Saturday, December 22, 2007

ON THIS DAY: Sunday, Dec. 22, 1861

And the Rains Came

Cpl. Robert Caldwell, 21, youngest son of William and Jane Caldwell of Elmore, Ohio, had worked in his father’s lumber mill before joining the 21st Ohio, now in Kentucky.. His older brother, William C., serves as a hospital steward with the 72nd Ohio and their only sister, Juliet, is a student at Oberlin College.

On this Sunday, Corporal Caldwell and the 21st Ohio, part ofo Buell’s Army of the Ohio, are enduring a rainy day in camp near Leesville, Kentucky. The 21st Ohio is camped near the Louisville and Nashville Railroad, with eight other regiments within sight, all of which are protected by three batteries of artillery on a hill overlooking the camp.

The day starts badly and gets worse. With the rain descending “in torrents” (Caldwell writes his parents), the company cook—working outdoors—has to “take the rain as it came.” On returning to his tent, Caldwell discovers a stream of water running through it. Racing to get a spade, he furiously enlarges the ditch that had already been dug around the tent, and then notices that “the whole camp was alive with soldiers engaged in the same occupation and…the dirt flew….”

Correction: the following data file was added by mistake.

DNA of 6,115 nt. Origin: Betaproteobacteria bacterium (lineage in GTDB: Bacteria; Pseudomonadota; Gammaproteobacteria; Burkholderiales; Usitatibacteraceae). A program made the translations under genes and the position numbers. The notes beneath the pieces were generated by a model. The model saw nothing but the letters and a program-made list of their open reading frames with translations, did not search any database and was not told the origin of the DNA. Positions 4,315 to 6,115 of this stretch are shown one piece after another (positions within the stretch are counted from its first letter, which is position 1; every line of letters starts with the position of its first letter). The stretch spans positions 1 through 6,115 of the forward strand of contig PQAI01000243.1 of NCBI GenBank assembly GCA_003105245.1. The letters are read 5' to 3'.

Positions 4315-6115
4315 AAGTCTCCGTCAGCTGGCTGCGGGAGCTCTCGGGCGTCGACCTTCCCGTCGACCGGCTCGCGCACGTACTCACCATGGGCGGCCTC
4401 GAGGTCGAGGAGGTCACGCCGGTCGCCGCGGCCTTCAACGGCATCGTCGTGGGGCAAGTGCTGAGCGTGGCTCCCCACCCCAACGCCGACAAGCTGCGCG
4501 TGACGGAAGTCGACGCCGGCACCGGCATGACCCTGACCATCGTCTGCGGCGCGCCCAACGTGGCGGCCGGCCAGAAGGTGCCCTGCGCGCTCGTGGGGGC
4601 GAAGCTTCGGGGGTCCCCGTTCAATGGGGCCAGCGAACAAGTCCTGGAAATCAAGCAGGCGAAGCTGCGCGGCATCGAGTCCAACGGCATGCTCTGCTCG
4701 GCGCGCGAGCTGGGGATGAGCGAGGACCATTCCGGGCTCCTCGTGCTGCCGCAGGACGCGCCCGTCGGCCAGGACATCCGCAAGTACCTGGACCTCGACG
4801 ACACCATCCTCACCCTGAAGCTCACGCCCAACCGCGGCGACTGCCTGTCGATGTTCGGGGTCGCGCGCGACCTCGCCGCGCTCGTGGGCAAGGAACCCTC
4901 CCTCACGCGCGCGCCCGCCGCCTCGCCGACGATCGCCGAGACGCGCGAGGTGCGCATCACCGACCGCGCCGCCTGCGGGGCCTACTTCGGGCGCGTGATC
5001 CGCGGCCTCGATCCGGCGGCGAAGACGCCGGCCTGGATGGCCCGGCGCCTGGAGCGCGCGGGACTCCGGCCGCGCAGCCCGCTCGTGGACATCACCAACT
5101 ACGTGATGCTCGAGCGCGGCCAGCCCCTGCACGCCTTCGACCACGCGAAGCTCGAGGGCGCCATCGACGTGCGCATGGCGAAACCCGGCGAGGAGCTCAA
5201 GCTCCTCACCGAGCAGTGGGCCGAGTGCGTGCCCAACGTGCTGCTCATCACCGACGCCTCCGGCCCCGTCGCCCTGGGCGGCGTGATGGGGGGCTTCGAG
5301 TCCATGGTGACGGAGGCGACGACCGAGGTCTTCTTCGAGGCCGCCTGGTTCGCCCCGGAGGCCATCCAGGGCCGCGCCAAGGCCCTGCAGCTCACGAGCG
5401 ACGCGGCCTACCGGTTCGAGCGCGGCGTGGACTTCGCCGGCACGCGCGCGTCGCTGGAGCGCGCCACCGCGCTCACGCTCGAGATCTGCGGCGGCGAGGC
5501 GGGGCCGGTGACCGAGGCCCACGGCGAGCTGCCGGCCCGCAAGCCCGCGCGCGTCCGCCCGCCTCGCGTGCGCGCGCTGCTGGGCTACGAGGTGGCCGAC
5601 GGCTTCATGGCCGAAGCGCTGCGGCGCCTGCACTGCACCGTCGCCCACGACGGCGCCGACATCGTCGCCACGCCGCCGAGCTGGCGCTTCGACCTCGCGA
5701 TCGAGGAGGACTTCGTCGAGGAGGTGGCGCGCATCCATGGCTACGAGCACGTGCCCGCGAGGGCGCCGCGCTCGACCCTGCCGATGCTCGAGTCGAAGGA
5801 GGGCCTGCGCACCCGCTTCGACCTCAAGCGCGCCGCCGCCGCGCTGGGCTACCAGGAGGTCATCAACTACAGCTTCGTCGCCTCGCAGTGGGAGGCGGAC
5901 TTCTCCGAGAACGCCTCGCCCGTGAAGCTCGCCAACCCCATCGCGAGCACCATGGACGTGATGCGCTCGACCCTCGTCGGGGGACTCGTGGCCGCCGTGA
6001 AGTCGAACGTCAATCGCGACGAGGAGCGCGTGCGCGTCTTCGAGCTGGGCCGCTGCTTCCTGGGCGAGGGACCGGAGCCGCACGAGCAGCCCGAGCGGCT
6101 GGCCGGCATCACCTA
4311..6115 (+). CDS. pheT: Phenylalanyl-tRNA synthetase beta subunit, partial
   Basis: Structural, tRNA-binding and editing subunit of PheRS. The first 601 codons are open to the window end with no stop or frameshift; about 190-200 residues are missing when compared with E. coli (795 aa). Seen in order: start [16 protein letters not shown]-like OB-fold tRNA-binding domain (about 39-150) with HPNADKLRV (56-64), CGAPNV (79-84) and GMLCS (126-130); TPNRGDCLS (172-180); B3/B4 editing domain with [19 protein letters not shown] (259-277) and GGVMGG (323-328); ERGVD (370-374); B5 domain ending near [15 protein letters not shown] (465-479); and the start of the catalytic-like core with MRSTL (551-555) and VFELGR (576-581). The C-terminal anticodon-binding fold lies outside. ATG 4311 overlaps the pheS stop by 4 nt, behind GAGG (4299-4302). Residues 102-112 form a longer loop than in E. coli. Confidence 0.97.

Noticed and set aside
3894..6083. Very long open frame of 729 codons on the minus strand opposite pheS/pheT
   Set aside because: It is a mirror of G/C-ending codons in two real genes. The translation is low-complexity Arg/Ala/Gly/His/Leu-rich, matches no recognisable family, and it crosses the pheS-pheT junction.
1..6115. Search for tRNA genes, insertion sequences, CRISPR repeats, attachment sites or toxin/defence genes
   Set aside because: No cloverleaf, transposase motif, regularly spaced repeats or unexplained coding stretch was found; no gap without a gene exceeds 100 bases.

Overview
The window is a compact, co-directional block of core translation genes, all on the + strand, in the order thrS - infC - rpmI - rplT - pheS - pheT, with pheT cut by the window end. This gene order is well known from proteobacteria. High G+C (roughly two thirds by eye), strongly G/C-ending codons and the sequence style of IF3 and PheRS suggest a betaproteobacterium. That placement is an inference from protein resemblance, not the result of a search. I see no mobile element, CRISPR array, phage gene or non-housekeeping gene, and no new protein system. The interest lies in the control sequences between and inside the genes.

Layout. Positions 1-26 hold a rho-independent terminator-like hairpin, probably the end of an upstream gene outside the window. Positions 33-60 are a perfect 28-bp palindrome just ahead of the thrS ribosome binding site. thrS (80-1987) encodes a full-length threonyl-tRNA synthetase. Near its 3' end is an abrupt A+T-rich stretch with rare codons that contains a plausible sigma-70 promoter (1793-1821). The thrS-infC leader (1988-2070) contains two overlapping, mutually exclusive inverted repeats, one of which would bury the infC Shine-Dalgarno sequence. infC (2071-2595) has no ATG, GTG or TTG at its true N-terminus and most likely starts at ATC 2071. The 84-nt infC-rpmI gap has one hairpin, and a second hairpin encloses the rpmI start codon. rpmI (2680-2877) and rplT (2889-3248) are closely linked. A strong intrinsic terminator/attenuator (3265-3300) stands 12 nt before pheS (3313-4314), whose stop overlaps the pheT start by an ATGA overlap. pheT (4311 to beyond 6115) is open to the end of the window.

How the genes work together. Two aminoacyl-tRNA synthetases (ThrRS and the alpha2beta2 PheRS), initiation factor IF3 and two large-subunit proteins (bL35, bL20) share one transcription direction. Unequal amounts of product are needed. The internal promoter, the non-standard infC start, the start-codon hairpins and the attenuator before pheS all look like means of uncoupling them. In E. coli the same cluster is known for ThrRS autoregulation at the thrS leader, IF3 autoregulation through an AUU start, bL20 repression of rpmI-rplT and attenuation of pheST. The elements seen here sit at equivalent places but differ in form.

This is only one of many ways in which the young soldiers learn that army life is usually less than glamorous.

THE BIG PICTURE: In Washington, all minds are on the headache du jour: what to do about the Navy’s capture of two Confederate envoys, removed forcibly from a British ship. Britain is furious and threatening war; the Confederacy is delighted at the Union’s discomfiture and is hoping war between the Union and Britain will, in fact, break out. Time is running out for a decision by the Lincoln administration as Britain’s deadline for a solution approaches.

No comments: